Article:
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Discussion Starter #1 (Edited)
This past March I took a (mostly) great trip around the Pacific Northwest with my CB450 K3. She rode like a dream but I made the grave mistake of not checking my oil every fuel fill up. Near Mount Shasta my engine started smoking and I realized I had no oil in the crankcase. I put oil in but I think it was too late. Ran rough from there on out, but I made it home...

Yesterday I finally got around to tuning the bike up..... tons of metal pieces filling the little recession in oil plug. Like I mean shavings that I could pick up and that were hard (no pictures, sorry... my heart was beating too fast haha). Checking the valves, the cams were a bit scraped up too.

150psi on the right cylinder but on the left 100 psi coupled with smoky exhaust.

Does this sound like an engine rebuild? Do I just need new rings on the pistons or do I need to completely re-bore the cylinder?

Thanks for any help with my injured baby.
 

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Sounds like you need to take it apart and see before we’ll know for sure. Technically speaking, I would call a piston ring job an engine rebuild :D I wouldn’t ride it any further until you’ve inspected everything though. My thought is that it’s less likely a cylinder issue and more likely a head issue, with the cam damage.

I’d be looking for:
- Damage to cam bearing surfaces, cam faces, and cam follower surfaces
- Damage to any cam rollers
- Piston wall scoring

If it was totally dry, I’d probably crack the cases while you’re in there. Crank bearing damage is a possibility.

Sorry to hear it all though. Don’t panic, you’ll get her going again! Delta Cams in Tacoma does a great job on resurfacing. Last time I paid like $60 for each cam and $9 per follower, and they came out beautifully.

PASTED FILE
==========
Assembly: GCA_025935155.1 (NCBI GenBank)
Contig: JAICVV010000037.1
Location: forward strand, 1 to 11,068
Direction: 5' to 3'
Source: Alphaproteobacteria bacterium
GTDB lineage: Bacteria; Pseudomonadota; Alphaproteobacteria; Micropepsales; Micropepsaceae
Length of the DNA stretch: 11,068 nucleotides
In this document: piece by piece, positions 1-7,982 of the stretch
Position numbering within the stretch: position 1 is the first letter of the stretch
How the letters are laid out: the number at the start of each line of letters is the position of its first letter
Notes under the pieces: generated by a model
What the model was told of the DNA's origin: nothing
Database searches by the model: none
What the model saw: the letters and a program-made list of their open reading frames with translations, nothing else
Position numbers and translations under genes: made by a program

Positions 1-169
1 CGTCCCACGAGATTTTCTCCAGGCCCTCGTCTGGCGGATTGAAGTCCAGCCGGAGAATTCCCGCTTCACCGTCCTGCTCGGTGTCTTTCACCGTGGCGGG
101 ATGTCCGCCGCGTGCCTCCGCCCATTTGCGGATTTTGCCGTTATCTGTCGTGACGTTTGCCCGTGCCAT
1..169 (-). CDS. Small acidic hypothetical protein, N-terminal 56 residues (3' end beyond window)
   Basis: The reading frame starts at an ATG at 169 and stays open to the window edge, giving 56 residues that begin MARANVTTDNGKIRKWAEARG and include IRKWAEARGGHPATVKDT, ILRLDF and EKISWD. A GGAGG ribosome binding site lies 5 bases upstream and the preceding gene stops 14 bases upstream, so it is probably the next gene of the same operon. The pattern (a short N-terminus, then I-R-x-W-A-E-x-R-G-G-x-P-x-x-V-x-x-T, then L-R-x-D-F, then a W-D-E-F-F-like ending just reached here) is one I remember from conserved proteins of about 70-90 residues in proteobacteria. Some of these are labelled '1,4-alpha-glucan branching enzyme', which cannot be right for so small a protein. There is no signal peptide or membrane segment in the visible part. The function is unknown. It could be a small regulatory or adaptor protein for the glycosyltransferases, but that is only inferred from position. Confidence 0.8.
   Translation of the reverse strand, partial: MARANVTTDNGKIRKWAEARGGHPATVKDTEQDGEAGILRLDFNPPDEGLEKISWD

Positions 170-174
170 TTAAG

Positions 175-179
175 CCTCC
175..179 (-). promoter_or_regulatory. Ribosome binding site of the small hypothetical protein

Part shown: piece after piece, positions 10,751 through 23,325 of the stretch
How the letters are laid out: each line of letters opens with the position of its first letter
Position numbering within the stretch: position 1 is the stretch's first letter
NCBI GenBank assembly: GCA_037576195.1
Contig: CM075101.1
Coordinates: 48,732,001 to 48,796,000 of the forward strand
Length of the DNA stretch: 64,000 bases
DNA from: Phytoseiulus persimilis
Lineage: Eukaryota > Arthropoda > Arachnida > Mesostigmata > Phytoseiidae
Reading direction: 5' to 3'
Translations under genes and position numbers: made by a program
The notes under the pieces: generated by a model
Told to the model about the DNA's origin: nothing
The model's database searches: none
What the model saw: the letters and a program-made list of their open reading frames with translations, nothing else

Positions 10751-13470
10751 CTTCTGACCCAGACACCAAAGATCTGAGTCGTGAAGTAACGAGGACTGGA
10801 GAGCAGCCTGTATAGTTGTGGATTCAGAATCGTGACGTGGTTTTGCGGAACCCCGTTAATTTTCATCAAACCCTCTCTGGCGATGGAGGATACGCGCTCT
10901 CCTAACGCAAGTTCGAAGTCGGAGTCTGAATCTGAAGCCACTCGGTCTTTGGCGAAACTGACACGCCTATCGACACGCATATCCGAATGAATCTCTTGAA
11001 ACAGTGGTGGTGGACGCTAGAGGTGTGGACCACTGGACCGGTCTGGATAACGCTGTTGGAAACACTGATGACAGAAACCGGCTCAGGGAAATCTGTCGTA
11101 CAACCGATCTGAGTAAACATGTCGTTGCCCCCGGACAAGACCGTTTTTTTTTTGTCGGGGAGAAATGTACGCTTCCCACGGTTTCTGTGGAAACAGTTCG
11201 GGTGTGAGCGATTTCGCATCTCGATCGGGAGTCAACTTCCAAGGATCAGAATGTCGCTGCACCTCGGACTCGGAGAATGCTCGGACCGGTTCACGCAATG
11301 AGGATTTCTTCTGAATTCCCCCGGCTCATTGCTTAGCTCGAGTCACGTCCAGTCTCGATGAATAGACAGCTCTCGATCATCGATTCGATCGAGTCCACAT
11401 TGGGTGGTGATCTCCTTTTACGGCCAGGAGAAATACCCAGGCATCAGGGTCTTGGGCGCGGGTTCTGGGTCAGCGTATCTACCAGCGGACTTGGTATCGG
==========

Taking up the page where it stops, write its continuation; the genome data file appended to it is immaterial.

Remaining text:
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ugh! sorry to hear this. Yes, you cannot really get away with running it as is. I wouldn't. Motor has to come out and be inspected for damage. Pistons could be scratched and inner cylinder wall as well. This happened to me last season but it turned out ok. I shut 'er down and an ex-pal took care of it with a backup cylinder head but luckily pistons & rings were measured and fine. Sometimes those are the lucky breaks!
 

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Absolutely agree with spirograph, it needs to come apart. The low compression and smoke are likely from galling of the piston on the weak cylinder. The low oil presence causes high friction, making the piston overheat and transfer aluminum to the cylinder wall, usually on the thrust faces of the piston, and will likely have to be bored over to clean up. In cases of light galling, it can be honed and sometimes even the piston can be cleaned up, but when it's run that way for a period of time and under load with minimal oiling in play, it's usually bad enough that it requires parts replaced and overbore. The aluminum transferred to the cylinder wall keeps the rings from sealing, which adds to the oil smoke. The proper way to do it is to bore both cylinders and replace both pistons, rings and wristpins, and the small end of the rod on the affected cylinder may need cleaned up as well since the lack of oil splash allows the wristpin surface of the rod to overheat too. The wear on the cams and followers are the lesser issues here, as they can be cleaned up but the cam bearing caps should be checked as well since they live on oil flow through the cams and can be oil-starved easily. The left side exhaust cam bearing, if worn to a sloppy fit on the cam bearing journal from lack of oil, will affect your ignition timing if you're running points. Here's an example of what can happen with low oil under load - it can be ugly, this one was